A Digital History Light approach to using Jupyter Notebook
Much effort is put into integrating digital skills into the regular curriculum of humanities students. However, when sensitising traditional historians to digital methods, often only some features of a digital tool connect directly to their methodology and interests.
Much effort is put into integrating digital tools into the regular curriculum of humanities students. However, when introducing digital methods such as ’text mining’ to traditional historians what is not taken into account by instructors is that most historians work with heterogeneous sources and not with a single corpus that can be processed with one 'tool'. A Digital History Light approach may be the way to combine the best of both worlds and sensitise a more heterogeneous group of historians to the merits of computational methods.
I intend to illustrate this with a case study in which a very basic set of Python rules presented in a Jupyter notebook was used to teach a small group of classical not digitally geared historians (a master student, a PhD and a lecturer) to apply text mining to a database of 700 veteran memoirs. My experience with this experiment and the many workshops that I attended and led, is that if you want to teach students to combine close and distant reading and quantitative and qualitative analysis, it is fruitful to breakdown the standard repertoire of a tool, and cherry pick single elements that seamlessly connect to the standard workflow of a traditional historian. As a preparation, it can have an added value to provide literature that reflects on the relation between language and historical knowledge in a qualitative manner. It can tweak the mind of the historian to a linguistic frame, before the computational dimension is introduced. At the same time, the computational geared scholar should understand that for the historian particular terms function as cues to what people at the time actually did. How were women treated? What kind of violence was permitted? How did they spend their free time? These cues point to contexts that may have left other traces, which then can be triangulated with the passages found in the database. One can think of military reports, letters and photos. It is this heterogeneous use of sources, not the focus on patterns within a particular corpus, which characterises most of the scholarly work of historians and therefore tends to be at odds with a computational approach. Through this 'Textmining Light' approach, I want to show how to combine the best of both worlds in a time frame that is manageable.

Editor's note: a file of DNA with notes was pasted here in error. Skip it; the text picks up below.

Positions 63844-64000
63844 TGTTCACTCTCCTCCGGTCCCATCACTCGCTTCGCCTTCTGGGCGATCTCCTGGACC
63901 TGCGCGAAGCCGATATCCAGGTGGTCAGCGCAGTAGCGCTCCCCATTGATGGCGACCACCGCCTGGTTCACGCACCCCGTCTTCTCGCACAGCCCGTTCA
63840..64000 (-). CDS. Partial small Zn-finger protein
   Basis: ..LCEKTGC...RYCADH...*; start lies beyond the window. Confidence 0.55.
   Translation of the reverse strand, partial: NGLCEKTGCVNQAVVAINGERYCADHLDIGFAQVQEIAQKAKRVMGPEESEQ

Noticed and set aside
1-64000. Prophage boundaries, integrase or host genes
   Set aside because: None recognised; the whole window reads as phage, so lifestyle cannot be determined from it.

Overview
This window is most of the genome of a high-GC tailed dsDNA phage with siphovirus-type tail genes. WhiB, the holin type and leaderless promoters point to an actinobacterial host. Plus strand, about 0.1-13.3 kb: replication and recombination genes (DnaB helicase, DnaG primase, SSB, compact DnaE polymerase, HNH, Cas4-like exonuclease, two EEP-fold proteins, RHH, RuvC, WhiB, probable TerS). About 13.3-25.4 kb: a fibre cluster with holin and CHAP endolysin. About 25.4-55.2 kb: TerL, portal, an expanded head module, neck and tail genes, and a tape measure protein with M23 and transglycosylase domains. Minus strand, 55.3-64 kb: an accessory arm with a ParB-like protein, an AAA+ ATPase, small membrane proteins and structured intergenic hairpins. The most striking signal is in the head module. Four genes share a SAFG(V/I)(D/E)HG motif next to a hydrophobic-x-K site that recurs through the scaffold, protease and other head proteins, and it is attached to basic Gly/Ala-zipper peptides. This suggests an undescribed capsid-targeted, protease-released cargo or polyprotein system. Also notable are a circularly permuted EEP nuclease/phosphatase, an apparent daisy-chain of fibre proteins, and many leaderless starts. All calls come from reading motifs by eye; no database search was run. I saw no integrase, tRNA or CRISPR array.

Dr. Stef Scagliola
Fellow at the KITLV - Royal Netherlands Institute for Southeast Asian and Caribbean Studies